Homeschooling is legal everywhere in the United States, but homeschooling laws vary from state to state. Visit NC Division of Non-Public Education's website.
5. How many hours a day must I teach my child?
It does not take six to eight hours a day to homeschool your child. Most of the time children spend at school consists of waiting. Design a plan that works for your family and be prepared to scratch it several times and start over. There are many ways families homeschool; find what works for you and your family.
6. What about socialization?
Your child will not become a social misfit. Quite the opposite, children do not need to be socialized in a large group of same-aged children to become well adjusted socially. Most parents want their children to learn their social graces from adults, not other children. Homeschoolers have healthy relationships with people of all ages from the retired couple next door to their soccer coach. They can enjoy friends at 4-H, scouting, dance, martial arts or any other activity.
7. What if I don't know how to teach a subject?
You will not have to teach higher-level academics unless you really want to. It is not necessary to teach pre-algebra, biology, or chemistry to ten year olds. When your teen decides to become a scientist or is ready to explore the requirements of college admission, together you will explore the ways they can learn the necessary higher-level academics. A community college class, virtual school, a tutor, or textbooks are just a few of the options available.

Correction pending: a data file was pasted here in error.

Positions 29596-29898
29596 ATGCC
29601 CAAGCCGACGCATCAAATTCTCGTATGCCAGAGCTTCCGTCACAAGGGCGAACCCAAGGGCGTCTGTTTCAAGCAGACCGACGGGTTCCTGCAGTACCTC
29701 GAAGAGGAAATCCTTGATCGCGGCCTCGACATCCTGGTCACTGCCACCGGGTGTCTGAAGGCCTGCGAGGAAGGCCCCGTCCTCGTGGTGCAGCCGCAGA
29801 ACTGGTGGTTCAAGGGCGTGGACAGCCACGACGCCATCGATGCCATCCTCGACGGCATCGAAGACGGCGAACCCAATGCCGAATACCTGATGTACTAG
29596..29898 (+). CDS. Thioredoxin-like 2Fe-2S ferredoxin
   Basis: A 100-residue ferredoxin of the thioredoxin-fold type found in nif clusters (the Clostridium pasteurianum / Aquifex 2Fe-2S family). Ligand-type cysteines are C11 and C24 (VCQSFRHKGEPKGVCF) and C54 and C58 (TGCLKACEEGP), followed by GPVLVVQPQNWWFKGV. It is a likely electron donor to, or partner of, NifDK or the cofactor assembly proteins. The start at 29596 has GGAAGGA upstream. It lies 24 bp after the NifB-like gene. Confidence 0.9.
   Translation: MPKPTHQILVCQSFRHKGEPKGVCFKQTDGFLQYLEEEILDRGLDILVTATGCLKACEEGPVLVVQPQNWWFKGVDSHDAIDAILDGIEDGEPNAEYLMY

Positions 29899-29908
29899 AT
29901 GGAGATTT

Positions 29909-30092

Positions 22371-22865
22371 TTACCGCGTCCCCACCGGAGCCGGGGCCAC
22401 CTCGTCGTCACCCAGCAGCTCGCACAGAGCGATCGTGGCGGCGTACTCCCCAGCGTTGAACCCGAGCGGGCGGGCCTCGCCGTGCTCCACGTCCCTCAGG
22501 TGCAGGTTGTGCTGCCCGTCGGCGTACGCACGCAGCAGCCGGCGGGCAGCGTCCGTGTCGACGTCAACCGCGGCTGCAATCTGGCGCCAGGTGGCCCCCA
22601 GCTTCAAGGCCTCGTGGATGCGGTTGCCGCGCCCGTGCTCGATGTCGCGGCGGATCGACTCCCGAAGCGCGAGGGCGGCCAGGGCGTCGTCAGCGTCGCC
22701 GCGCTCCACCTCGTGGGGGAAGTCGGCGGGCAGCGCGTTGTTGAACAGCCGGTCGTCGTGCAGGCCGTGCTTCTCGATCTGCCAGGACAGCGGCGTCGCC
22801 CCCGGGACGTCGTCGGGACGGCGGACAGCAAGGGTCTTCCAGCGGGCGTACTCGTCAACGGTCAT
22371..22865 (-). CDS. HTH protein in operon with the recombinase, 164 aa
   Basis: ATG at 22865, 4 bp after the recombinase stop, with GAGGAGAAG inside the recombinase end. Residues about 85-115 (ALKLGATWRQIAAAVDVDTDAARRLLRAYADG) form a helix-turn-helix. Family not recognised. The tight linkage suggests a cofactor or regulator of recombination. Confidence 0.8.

8. My kids won't listen to me. How can I do this?
You will question yourself a lot, maybe several times a day in the beginning. This is normal. Find a fellow homeschooling friend and support each other. Tell each other that it's okay to sometimes feel that your children didn't seem to learn anything on a given day. In actuality they learn new things everyday and so do you!
9. Can I afford to homeschool? Isn't curriculum expensive?
Homeschooling materials have come a long way in the past few years. Our options now extend beyond private school curricula and used textbooks. Packaged curriculum can cost a few dollars to many hundreds of dollars. Used products are often available at used curriculum sales, online or from other homeschool families. There are many options and resources available if you just look around!
10. Can children really learn outside a classroom?
Trust in your child. They learned how to love, smile, crawl, walk, talk, run, dress themselves, and understand their world before starting school, and they can continue to grow and learn outside a formal classroom setting.